- Created on 30 May 2011
Gaming cases come in all sorts of designs, however the unifying feature of the best gaming cases is the attention to detail when it comes to ease of upgrade/rebuild (and therefore enough room inside for even the longest graphics cards), cooling and cable management. Cooler Master's gaming brand CM Storm has released a number of gaming cases recently and we were lucky enough to get our hands on the CM Storm Enforcer to review for the site.
The CM Storm Enforcer comes boxed with every screw, stand-off sockets (for motherboard installation), tracks for the installation of FDD and HDDs and cable management items (ties etc.) as well as a detailed set of installation instructions (something that many manufacturers forget).
The actual mid-tower case itself measures (W) 22.9cm x (H) 48.5cm x (L) 52.4cm and weighs 8.9kg. The main case is made out of steel with the front made from a combination of steel mesh (for better airflow) and plastic (drive door) and a matt black paint finish. The front interface is found at the top edge at the front of the case holding the power button power button, two USB 3.0 ports, two USB 2.0 ports, a 3mm mic jack socket and a 3mm audio jack socket. Immediately behind this is a sloped recess which is handy for holding screws etc when working on the build, or small peripherals after!
The 5.25" drives bays are located behind a plastic drive bay door (up to 4 can be installed, one of which can be converted to house a 3.5" drive) and the lower part of the front of the case hides a 200mm fan that runs at 1000rpm (~19dBA - so around ambient noise levels). On the top of the case behind the recess is a large area of steel mesh, beneath which a 200mm fan can be installed to provide extra cooking for an air cooled system or even an internal watercooling radiator.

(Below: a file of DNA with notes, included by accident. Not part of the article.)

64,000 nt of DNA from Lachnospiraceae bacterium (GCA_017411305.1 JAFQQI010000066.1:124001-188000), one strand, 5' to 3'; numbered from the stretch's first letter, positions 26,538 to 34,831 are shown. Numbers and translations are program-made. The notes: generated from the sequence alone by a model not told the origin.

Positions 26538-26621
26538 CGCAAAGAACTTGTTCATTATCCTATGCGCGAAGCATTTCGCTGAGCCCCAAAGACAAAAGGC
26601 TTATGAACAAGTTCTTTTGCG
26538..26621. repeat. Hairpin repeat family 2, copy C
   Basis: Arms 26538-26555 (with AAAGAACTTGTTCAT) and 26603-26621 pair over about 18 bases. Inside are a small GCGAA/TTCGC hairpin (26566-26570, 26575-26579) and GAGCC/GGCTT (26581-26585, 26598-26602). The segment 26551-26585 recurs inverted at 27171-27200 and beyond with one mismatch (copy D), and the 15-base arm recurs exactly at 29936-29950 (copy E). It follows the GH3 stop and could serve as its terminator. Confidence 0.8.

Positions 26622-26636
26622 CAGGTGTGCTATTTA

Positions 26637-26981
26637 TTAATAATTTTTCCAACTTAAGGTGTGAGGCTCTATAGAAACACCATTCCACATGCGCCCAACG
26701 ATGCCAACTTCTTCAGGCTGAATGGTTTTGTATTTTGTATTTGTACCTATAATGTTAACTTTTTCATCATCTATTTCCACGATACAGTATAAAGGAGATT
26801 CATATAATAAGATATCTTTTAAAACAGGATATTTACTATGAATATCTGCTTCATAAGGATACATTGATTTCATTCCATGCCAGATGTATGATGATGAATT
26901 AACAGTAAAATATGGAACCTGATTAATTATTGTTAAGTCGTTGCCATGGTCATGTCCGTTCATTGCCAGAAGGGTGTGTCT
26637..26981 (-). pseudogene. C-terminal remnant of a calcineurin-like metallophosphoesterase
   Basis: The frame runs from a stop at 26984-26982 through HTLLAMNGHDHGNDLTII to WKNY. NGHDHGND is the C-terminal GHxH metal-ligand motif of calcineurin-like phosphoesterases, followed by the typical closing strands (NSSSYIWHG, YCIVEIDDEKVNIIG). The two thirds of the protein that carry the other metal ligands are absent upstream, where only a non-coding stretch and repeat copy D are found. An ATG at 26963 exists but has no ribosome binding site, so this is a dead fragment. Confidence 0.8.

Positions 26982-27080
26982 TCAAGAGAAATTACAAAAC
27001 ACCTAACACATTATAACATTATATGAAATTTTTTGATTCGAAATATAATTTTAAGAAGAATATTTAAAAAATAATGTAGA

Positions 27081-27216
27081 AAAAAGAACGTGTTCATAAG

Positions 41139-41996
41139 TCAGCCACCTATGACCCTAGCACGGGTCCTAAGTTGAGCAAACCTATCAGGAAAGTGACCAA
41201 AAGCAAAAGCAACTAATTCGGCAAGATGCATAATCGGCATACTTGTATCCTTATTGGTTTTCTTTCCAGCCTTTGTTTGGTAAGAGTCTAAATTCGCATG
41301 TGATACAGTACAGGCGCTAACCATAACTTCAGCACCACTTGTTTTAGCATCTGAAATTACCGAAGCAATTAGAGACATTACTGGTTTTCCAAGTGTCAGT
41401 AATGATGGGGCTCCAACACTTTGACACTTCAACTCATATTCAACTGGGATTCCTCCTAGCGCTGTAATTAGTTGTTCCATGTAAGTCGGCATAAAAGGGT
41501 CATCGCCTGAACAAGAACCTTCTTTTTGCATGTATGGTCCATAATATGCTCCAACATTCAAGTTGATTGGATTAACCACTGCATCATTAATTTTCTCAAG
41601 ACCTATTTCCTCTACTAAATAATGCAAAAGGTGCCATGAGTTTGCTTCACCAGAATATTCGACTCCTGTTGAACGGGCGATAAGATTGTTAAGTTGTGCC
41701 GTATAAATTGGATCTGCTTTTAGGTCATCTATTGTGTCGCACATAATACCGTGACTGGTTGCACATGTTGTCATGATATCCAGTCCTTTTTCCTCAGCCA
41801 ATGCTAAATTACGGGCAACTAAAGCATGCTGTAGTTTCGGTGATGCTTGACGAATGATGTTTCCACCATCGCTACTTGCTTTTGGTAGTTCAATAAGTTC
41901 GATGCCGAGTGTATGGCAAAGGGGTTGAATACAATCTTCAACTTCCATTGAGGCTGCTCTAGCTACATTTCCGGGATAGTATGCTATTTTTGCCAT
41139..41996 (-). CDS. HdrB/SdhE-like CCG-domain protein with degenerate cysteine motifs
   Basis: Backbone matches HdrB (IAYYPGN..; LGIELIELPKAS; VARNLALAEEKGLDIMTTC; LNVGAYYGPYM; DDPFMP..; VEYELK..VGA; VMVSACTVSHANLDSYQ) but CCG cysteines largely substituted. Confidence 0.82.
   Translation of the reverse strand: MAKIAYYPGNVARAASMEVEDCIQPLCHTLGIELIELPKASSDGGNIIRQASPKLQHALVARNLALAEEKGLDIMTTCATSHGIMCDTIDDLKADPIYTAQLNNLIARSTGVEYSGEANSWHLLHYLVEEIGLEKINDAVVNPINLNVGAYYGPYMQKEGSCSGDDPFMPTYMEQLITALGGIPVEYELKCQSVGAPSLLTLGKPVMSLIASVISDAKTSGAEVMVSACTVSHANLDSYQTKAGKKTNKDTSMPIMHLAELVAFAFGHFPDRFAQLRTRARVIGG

At the rear of the case there are three holes for watercooling tubes which have rubber grommets, below which is another area of mesh behind which is installed a 120mm exhaust fan. The aperture for the I/O shield is found to the left of the exhaust and below this are seven expansions slots and the Storm Guard (a security bracket that fits over the head of the expansion slots through which USB cables can be run and secured). As is becoming the norm, the aperture for the power supply is located at the bottom of the rear of the case.
The left panel fo the Enforcer has a clear plastic window so you can show off your tidy PC build and the right is a solid side panel. Underneath the mid-tower are four rubber feet that raise the case of the ground and allow air to flow through the PSU intake (that has a removable dust filter) and in to the installed PSU.
Component installation is nice and easy inside the case with easy access to install the stand-off sockets for motherboard installation and a decent cable management system which is hidden by the right hand panel. All drives are very quickly installed into the case with 5.25" drives installed simply by sliding the drives into place using a proprietary locking system, whereas 3.5" drives are easily clicked into place using push-fit rails. The case can accomodate up to six 3.5" drives in a dedicated drive cage (or four 3.5" and two 2.5" using the included adaptors) and has a dedicated, fixed caddy for two further 2.5" drives located between the 3.5" caddy and the PSU location. Cooling across the drives is provided by the intake mentioned earlier. In use, the lighting system for the CM Storm Enforcer is fairly reserved, with only the front intake fan sporting a red LED induced glow that really isn't too intrusive if you are worried about that sort of thing.
The overall build quality of the case is excellent, we found no sharp edges to avoid and a lot of thought had obviously been put into reducing the overall noise levels, with rubber pads put in place around the PSU to reduce vibrations and low noise intake and exhaust fans. For the price (~£70 at the time of writing) the case also compares very favourably to other high-end gaming cases that are often a good deal more expensive.